For instance, someone once commented that the offline elbow strike I include in my foundation material is weak…and compared it to a rear handed straight or hook punch to prove his point.

Fair enough, from a power perspective it’s never going to compare favorably…but…when situational factors are introduced, and you consider that it is used to engage a target that is close behind you, or downwards to spike the base of the neck of someone tackling on the high line…well, try a right cross there instead…

It’s not a great shot, not at all, until it becomes the only shot you have…”

And an extra bit:

“To reiterate what has been said a few times already – it’s often wise to do this, as people often read or hear one thing, but ‘understand’ something completely different, in my unfortunate experience – this ‘scale’ is simply to try and keep the fantastic, the impossible, the ultra-low percentile in perspective, to highlight what is actually useful and worth training, and what is more of a gimmick, a movie-inspired party trick to all intents and purposes. If you are going to push the notion of a car key or a hat pin being an effective weapon, well OK, but compared to what? A potato?

In order to prove effectiveness there has to be more evidence than a combination of some fluke anecdote and ‘I want to believe’ doesn’t there?

Amongst all this talk of effectiveness what I’m really concerned with is ‘stopping power’ to be more accurate, and this is an elusive notion, that’s impossible to quantify reliably. Commonsense, reason, logic even, should get a look in here…not to mention some understanding of basic human physiology. How much ‘input’ regarding causing a human to be incapacitated by some tangible means does a car key really have? On that ‘crazy’ linear scale, just to map out a rough idea, where would you place a slash across the face? Compare like for like, movement-wise – forget any notion of superficially cutting the skin…this counts for far less than many would believe in a fight against a committed individual – and stack it up against a simple blow with the hand…

Immediately there will be those that will leap into action crying “but a smaller and weaker person can’t hit hard enough, so they need to use a weapon” as a fairly standard response…but again, compare both done by the same person, and it may become apparent that slashing someone with a key takes a little effort too, applying force with any weapon takes ‘grip’ for example, and…any blood notwithstanding…it still places further down the scale in terms of ‘stopping power’ unfortunately.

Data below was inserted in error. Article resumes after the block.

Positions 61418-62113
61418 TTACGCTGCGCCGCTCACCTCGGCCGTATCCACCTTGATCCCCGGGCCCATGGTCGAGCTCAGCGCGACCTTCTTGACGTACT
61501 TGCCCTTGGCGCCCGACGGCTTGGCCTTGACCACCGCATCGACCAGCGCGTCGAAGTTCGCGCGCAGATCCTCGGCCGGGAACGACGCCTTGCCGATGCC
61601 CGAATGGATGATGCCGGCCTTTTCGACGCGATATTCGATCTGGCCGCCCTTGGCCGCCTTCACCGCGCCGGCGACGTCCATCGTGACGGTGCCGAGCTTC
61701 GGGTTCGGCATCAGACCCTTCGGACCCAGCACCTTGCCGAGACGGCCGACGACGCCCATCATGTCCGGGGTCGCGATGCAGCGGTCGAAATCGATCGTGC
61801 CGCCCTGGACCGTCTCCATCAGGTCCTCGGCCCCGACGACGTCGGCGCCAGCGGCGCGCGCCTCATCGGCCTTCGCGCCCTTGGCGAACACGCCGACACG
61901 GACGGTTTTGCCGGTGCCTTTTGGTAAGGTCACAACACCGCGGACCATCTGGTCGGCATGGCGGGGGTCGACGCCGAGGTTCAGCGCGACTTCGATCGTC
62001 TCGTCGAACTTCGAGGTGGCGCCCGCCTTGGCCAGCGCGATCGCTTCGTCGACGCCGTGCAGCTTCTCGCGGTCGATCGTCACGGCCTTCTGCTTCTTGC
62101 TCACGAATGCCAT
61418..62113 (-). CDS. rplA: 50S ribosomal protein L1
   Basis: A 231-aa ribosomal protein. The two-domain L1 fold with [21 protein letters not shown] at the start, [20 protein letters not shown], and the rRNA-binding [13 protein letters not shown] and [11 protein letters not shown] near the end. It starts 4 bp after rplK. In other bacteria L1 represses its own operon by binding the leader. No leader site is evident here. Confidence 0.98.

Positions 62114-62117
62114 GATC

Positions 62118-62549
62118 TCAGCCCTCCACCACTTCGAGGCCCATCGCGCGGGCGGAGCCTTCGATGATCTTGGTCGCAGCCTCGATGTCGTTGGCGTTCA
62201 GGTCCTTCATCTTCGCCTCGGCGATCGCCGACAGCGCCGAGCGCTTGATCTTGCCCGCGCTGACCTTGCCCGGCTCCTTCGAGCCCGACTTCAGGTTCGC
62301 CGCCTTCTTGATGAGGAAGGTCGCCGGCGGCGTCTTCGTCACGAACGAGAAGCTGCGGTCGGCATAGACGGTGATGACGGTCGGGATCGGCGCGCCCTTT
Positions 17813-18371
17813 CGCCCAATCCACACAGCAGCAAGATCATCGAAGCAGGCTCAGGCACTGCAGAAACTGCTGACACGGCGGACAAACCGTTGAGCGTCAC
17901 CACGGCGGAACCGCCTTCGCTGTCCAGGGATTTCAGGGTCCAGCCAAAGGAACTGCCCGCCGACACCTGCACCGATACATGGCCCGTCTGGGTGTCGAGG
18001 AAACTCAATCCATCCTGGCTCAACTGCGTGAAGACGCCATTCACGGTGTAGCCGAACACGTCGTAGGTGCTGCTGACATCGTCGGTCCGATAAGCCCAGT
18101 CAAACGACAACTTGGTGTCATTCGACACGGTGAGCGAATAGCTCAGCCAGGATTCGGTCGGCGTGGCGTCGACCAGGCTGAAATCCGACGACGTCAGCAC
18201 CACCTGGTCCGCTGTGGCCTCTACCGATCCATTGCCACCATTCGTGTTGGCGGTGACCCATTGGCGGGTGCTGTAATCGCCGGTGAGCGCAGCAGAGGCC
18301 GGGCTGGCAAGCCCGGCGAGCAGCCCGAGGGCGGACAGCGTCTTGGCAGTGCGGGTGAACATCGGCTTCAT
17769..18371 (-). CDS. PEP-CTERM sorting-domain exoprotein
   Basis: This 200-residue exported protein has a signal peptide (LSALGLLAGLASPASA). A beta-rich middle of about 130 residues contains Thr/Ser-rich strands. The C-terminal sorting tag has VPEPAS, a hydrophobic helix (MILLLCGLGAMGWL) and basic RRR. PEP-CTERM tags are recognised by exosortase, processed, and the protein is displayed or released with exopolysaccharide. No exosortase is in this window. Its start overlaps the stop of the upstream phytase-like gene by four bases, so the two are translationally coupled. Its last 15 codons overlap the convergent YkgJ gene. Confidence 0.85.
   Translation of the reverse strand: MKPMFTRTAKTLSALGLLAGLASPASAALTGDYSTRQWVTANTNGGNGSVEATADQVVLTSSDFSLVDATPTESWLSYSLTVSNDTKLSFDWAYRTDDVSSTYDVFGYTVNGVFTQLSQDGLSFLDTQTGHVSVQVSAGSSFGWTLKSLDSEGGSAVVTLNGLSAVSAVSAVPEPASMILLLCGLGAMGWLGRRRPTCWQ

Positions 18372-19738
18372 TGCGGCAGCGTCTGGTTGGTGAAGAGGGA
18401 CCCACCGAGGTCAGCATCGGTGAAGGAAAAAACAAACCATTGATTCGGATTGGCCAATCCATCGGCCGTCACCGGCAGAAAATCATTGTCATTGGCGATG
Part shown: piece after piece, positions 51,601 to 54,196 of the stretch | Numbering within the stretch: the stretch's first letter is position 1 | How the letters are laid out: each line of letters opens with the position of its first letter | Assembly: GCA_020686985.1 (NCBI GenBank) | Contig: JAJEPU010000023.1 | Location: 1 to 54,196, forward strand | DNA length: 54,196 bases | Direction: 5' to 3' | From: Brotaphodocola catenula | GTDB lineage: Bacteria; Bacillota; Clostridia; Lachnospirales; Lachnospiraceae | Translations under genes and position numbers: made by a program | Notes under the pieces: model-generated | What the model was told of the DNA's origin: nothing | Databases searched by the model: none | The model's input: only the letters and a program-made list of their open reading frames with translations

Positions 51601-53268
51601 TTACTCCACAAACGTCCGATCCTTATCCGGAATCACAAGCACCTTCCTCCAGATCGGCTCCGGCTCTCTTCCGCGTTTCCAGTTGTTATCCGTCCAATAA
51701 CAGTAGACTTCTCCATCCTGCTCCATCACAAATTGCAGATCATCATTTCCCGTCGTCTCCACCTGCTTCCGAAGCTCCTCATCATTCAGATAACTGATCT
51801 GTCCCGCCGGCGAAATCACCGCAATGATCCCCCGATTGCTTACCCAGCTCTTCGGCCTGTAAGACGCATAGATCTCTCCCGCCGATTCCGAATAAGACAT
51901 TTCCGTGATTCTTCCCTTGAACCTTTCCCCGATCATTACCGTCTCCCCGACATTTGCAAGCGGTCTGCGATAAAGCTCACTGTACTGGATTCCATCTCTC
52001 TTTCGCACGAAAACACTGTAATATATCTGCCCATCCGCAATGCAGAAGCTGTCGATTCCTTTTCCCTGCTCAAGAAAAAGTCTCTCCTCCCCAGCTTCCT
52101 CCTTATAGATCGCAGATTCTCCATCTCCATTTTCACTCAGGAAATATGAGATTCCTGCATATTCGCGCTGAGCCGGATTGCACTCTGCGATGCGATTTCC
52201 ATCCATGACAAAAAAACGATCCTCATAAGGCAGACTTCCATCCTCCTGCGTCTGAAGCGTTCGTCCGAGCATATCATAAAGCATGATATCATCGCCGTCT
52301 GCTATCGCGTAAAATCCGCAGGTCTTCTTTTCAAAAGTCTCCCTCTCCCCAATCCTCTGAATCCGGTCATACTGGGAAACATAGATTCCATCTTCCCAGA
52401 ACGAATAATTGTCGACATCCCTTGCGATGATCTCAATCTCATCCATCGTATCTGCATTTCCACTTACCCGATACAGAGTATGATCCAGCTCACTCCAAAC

As stated above, what is the very most you are likely to achieve with such a slash? Opening the skin of the face to the bone beneath? No small feat with a car key, but even if achieved…so what? How about all the ear-biting stuff? Fish-hooking the mouth? All sold as being ‘effective’ by some…again, however, compared to what exactly?

Most of the exotic stuff is theory in my opinion, when you start hearing about how effective it is…or has been…where’s the data? Even the individuals that firmly attest to having used such means…really? More than one fluke result…if any at all? Why don’t the guys that really need it, use it? Why don’t those aforementioned MMA fighters bother with standing hammerfists or backhanded axehands, even though they are well within the rules and, apparently, hugely effective – judging by the rather insistent opinions of ‘combative experts’ everywhere?

Easy, because compared to a simple punch in the same circumstances, there’s simply no comparison at all…those that reckon otherwise, selling or buying, are the ones that such a linear scale has been created for…to set the record straight somewhat.”